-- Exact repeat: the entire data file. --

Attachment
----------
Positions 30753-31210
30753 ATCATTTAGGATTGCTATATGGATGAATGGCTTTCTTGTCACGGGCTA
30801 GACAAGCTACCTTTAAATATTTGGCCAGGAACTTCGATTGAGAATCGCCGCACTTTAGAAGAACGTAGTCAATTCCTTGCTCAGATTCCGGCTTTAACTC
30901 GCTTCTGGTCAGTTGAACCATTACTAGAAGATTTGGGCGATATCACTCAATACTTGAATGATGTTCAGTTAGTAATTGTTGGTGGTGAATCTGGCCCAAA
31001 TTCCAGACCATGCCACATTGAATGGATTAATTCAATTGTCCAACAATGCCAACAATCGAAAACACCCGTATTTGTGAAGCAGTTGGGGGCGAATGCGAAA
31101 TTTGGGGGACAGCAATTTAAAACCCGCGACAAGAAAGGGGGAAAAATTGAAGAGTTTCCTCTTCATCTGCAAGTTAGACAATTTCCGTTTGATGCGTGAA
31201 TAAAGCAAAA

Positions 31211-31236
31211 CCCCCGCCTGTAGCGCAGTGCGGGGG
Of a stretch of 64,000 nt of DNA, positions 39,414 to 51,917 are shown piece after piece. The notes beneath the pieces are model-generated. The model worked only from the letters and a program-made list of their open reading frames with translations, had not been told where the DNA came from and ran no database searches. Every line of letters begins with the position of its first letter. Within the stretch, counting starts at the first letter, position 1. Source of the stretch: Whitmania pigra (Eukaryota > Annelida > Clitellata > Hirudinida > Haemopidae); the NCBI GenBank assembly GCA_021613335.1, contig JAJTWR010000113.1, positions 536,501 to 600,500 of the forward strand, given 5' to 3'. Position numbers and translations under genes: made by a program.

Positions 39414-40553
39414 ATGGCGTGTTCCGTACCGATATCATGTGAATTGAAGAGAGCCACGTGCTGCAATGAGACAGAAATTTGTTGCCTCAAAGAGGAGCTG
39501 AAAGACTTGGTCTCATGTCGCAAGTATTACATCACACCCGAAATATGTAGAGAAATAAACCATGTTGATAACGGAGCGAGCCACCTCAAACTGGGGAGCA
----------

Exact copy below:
Positions 30753-31210
30753 ATCATTTAGGATTGCTATATGGATGAATGGCTTTCTTGTCACGGGCTA
30801 GACAAGCTACCTTTAAATATTTGGCCAGGAACTTCGATTGAGAATCGCCGCACTTTAGAAGAACGTAGTCAATTCCTTGCTCAGATTCCGGCTTTAACTC
30901 GCTTCTGGTCAGTTGAACCATTACTAGAAGATTTGGGCGATATCACTCAATACTTGAATGATGTTCAGTTAGTAATTGTTGGTGGTGAATCTGGCCCAAA
31001 TTCCAGACCATGCCACATTGAATGGATTAATTCAATTGTCCAACAATGCCAACAATCGAAAACACCCGTATTTGTGAAGCAGTTGGGGGCGAATGCGAAA
31101 TTTGGGGGACAGCAATTTAAAACCCGCGACAAGAAAGGGGGAAAAATTGAAGAGTTTCCTCTTCATCTGCAAGTTAGACAATTTCCGTTTGATGCGTGAA
31201 TAAAGCAAAA

Positions 31211-31236
31211 CCCCCGCCTGTAGCGCAGTGCGGGGG
Of a stretch of 64,000 nt of DNA, positions 39,414 to 51,917 are shown piece after piece. The notes beneath the pieces are model-generated. The model worked only from the letters and a program-made list of their open reading frames with translations, had not been told where the DNA came from and ran no database searches. Every line of letters begins with the position of its first letter. Within the stretch, counting starts at the first letter, position 1. Source of the stretch: Whitmania pigra (Eukaryota > Annelida > Clitellata > Hirudinida > Haemopidae); the NCBI GenBank assembly GCA_021613335.1, contig JAJTWR010000113.1, positions 536,501 to 600,500 of the forward strand, given 5' to 3'. Position numbers and translations under genes: made by a program.

Positions 39414-40553
39414 ATGGCGTGTTCCGTACCGATATCATGTGAATTGAAGAGAGCCACGTGCTGCAATGAGACAGAAATTTGTTGCCTCAAAGAGGAGCTG
39501 AAAGACTTGGTCTCATGTCGCAAGTATTACATCACACCCGAAATATGTAGAGAAATAAACCATGTTGATAACGGAGCGAGCCACCTCAAACTGGGGAGCA